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Proposed Sure Fresh plant in Lompoc could have environmental hazards

The City of Lompoc is considering a proposed processing facility for Sure Fresh Produce. The expenditure has brought some environmental concerns to both the city and its’ residents.

“The concerns would be air quality, hazardous material, potential land use, and utilities….these are the things we think could be affected but we need to study it further,” said Lompoc Principle Planner Greg Stones.

Super Fresh Produce hopes to build their facility on the corner of V Street and Central Ave. The city is asking for residents input by Monday, December 3rd regarding the issue.

An 81-page document on the City of Lompoc Website, titled the Environmental Initial Study for the Sure Fresh Produce Project, outlines details of the potential environmental risk.

“My main concern is air quality. They are bringing in hazardous materials,” said concerned Lompoc resident Stephanie Bond.

Sure Fresh produce has requested to be able to build a piping system that will give them access to well water that can be used to wash vegetables. They then hope to pump the wastewater, after being screened for solid particles, to agricultural fields in Santa Barbara County.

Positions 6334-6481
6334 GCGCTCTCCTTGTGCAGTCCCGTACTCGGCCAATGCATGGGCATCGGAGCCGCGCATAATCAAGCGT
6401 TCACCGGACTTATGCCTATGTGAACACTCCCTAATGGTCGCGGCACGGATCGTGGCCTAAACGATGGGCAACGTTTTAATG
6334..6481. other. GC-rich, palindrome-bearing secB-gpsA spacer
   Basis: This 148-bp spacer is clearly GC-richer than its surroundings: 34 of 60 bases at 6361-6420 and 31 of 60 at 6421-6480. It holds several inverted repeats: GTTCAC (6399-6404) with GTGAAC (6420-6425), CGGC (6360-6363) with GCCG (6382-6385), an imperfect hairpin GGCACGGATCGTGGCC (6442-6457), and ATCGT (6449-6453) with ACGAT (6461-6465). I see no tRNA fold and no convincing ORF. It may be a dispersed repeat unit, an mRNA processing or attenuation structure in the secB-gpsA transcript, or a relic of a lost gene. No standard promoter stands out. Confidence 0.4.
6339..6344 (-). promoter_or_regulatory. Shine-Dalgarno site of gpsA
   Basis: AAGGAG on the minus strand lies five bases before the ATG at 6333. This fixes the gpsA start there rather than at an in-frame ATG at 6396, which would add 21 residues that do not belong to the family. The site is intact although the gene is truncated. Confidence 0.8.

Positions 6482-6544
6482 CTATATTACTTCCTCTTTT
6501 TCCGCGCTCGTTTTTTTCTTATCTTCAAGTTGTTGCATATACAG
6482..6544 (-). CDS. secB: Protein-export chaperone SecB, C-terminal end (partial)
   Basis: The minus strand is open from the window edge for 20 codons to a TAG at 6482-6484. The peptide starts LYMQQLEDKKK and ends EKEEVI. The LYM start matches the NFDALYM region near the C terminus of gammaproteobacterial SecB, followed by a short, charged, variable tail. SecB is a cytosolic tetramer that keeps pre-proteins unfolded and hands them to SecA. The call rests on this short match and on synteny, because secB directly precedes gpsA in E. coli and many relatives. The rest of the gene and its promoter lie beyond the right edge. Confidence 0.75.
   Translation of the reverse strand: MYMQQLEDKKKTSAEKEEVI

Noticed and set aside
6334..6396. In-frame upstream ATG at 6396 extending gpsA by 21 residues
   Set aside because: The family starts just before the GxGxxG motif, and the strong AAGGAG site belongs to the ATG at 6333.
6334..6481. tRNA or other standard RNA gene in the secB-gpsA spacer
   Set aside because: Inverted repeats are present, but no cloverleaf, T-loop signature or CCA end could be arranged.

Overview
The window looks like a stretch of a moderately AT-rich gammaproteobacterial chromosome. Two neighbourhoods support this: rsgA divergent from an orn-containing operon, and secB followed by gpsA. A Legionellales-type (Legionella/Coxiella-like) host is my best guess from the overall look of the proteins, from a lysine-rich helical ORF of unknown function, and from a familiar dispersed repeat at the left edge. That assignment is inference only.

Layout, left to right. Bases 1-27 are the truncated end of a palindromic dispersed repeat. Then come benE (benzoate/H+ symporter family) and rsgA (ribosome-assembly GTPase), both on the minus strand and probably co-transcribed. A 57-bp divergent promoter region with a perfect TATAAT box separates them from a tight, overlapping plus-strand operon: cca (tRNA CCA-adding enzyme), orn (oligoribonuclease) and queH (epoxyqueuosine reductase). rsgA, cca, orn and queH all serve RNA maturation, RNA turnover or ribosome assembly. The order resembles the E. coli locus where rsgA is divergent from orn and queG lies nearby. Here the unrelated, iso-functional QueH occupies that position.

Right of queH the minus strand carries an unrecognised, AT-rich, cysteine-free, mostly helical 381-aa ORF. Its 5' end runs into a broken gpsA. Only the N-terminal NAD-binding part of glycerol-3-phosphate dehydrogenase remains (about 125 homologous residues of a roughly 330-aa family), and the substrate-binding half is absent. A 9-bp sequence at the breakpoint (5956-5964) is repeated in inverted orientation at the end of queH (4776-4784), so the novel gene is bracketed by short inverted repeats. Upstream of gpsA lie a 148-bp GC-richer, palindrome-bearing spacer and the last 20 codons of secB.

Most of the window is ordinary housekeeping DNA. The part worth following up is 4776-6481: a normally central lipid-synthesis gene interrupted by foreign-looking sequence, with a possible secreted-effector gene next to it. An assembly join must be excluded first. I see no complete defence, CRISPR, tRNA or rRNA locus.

“Anything that we get into our groundwater is very dangerous for this community,” said Bond.

Bond also worries that the vegetable processed water might have an odor.

“If they filter the water out and it goes into a holding reservoir and then goes out into the fields your going to be able to smell that,” claims Bond.

Lompoc has its own wastewater facility that Sure Fresh has requested not to utilize. Bond voiced concerns as to whether the plant will follow the same stringent guidelines as the Lompoc facility to ensure clean and safe water.

The city says they plan to hire an outside consultant to do an analysis of what these potential environmental hazards could be and want the publics comments. Once the Environmental report comes out residents will have 45 days to voice their opinions on its findings.

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